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And now, as he went bowing down

His reeking head full low,
The bottles twain behind his back

Were shatter'd at a blow.

Down ran the wine into the road,

Most piteons to be seen,
Which made his horse's flanks to smoke
As they had basted been.

But still he seem'd to carry weight,

With leathern girdle brac'd;
For all might see the bottle-necks

Still dangling at his waist.

Thus all through merry Islington

These gambols he did play, Until he came unto the wash

Of Edmonton so gay;

And there he threw the wash about

On both sides of the way, Jast like unto a trundling mop,

Or a wild goose at play.

At Edmonton his loving wife

From the balcony spied
Her tender husband, wond'ring mach

To see how he did ride.

"Stop, stop, John Gilpin !-Here's the house'

They all at once did cry; * The dinner waits, and we are tir'd:'

Said Gilpin—So am I!

But yet his horse was not a whit

Inclin'd to tarry there;
For why?--his owner bad a house

Full ten miles off, at Ware.

So like an arrow swift he flew,

Shot by an archer strong;
So did he fly-which brings me to

The middle of my song.

Away went Gilpin ont of breath,

And sore against his will, Till at his friend the calender's

His horse at last stood still.

The calender, amaz'd to see

His neighbour in such trim,
Laid dowu his pipe, flew to the gate,

And thus accosted bim :

• What news? what news? your tidings tell;

Tell me you must and shall--
Say why bareheaded you are come,

Or why you come at all ?

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Now Gilpin had a pleasant wit,

Aud lov'd a timely joke! And thus upto the calender

In merry guise he spoke:

“I came because your horse would come;

And, if I well forebode,
My hat and wig will soon be here,

They are upon the road.'

The calender, right glad to find

His friend in merry pin, Return'd him not a single word,

But to the house went in;

Whence straight he came with hat and wig;

A wig that flow'd behind,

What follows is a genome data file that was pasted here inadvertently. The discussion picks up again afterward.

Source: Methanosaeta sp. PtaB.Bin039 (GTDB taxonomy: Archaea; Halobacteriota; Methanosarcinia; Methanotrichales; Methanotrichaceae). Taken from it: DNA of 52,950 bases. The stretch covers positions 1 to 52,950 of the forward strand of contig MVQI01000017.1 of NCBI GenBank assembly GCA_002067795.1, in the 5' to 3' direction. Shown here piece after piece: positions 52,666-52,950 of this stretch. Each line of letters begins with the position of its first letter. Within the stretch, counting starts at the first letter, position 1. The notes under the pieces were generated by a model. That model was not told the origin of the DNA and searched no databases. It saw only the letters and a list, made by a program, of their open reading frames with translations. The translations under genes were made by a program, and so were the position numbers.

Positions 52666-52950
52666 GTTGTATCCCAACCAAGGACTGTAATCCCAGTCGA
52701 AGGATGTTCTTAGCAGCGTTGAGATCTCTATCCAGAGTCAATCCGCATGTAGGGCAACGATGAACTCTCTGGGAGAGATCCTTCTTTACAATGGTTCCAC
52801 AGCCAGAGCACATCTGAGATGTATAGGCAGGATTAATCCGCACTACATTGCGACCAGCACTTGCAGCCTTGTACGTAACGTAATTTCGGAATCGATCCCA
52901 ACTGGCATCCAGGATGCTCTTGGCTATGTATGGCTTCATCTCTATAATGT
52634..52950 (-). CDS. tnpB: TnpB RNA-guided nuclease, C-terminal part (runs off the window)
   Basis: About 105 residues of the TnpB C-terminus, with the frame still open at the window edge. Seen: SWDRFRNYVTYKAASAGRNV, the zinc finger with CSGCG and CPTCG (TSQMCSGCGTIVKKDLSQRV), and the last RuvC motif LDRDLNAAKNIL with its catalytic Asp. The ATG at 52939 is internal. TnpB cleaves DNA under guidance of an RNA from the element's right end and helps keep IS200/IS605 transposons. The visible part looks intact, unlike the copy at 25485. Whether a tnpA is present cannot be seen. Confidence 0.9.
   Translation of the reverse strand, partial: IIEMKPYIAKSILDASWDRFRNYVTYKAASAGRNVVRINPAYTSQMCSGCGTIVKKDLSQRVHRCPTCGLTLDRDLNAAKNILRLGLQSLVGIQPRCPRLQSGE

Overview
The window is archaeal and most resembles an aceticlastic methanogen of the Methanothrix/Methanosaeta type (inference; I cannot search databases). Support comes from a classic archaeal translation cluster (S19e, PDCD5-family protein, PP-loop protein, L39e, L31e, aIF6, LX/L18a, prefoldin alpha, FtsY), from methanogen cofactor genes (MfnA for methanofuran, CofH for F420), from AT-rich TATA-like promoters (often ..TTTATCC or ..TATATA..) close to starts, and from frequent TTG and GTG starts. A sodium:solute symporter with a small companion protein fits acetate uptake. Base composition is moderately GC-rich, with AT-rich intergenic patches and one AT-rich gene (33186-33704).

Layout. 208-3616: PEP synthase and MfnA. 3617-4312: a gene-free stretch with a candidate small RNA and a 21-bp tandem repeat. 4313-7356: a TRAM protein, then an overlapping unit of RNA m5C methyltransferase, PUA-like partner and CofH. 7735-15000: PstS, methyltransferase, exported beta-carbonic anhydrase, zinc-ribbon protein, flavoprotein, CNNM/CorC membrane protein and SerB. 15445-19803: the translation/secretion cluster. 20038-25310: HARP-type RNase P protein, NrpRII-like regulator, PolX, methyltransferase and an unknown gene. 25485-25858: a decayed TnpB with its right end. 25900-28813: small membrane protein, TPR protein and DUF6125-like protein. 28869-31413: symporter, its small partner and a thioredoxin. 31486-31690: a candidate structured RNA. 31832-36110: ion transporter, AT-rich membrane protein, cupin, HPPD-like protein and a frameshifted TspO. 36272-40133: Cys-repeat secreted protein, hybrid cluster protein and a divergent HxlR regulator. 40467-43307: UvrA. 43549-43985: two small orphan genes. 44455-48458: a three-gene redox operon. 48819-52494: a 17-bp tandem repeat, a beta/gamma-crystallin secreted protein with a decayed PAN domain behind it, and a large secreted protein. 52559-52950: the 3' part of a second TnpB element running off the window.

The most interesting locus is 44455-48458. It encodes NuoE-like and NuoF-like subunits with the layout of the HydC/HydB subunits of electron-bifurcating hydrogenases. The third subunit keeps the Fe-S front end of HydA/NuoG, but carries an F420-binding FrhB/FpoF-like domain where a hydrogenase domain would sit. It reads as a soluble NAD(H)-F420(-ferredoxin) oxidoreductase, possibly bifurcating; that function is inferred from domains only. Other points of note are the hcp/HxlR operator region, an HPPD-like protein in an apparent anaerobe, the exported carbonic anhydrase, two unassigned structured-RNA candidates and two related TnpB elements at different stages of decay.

A hat not much the worse for wear,

Each comely in it's kind.

He held them up, and in his turn

Thus show'd his ready wit,
My head is twice as big as yours,

They therefore needs must fit.

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'But let me scrape the dirt away,

That hangs upon your face :
And stop and eat, for well you may

Be in a hungry case.'

Said John, it is my wedding-day,

And all the world would stare, If wife should dine at Edmonton,

And I should dine at Ware.'

So turning to his horse, he said,

I am in haste to dine; 'Twas for your pleasure you came here,

You shall go back for mine.'

Ah luckless speech, and bootless boast !

For which he paid fall dear;
For, while he spake, a braying ass

Did sing most loud and clear;

Whereat his horse did snort, as he

Had heard a lion roar,
And gallop'd off with all his might,

As he had done before.

Away went Gilpin, and away

Went Gilpin's hat and wig:
He lost them sooner than at first,

For why?--they were too big.

Now mistress Gilpin, when she saw

Her husband posting down Into the country far away,

She pulld out half a crown;

And thus unto the youth she said,

That drove them to the Bell, • This shall be yours, when you bring back

My husband safe and well.'

The youth did ride, and soon did meet

John coming back amain; Whom in a trice he tried to stop,

By catching at his rein;

But not performing what he meant,

And gladly wonld have done,
The frighted steed he frighted more,

And made him faster run.

Away went Gilpin, and away

Went postboy at bis heels,
The postboy's horse right glad to miss

The Jumb'ring of the wheels.

Six gentlemen upon the road,

Thus seeing Gilpin fly,
With postboy scamp'ring in the rear,

They rais'd the hue and cry :--
'Stop thief! stop thief !--a highwayman!'

Not one of them was mute;
And all and each that pass'd that way

Did join in the pursuit.
And now the turnpike gates again

Flew open in short space,
The toll-men thinking as before,

That Gilpin rode a race.
And so he did, and won it too,

For he got first to town;
Nor stopp'd till wliere he had got up

He did again get down.
Now let us sing, long live the king,

And Gilpin long live he;
And, when he next doth ride abroad,
May I be there to see!

Cowper.

THE YEARLY DISTRESS; OR, TITHING TIME AT

STOCK, IN ESSEX. Verses addressed to a country clergyman complaining of the

disagreeableness of the day annually appointed for receiving the dues at the parsonage. COME, ponder well, for 'tis no jest,

To laugh it would be wrong, The troubles of a worthy priest,

The burden of my song.

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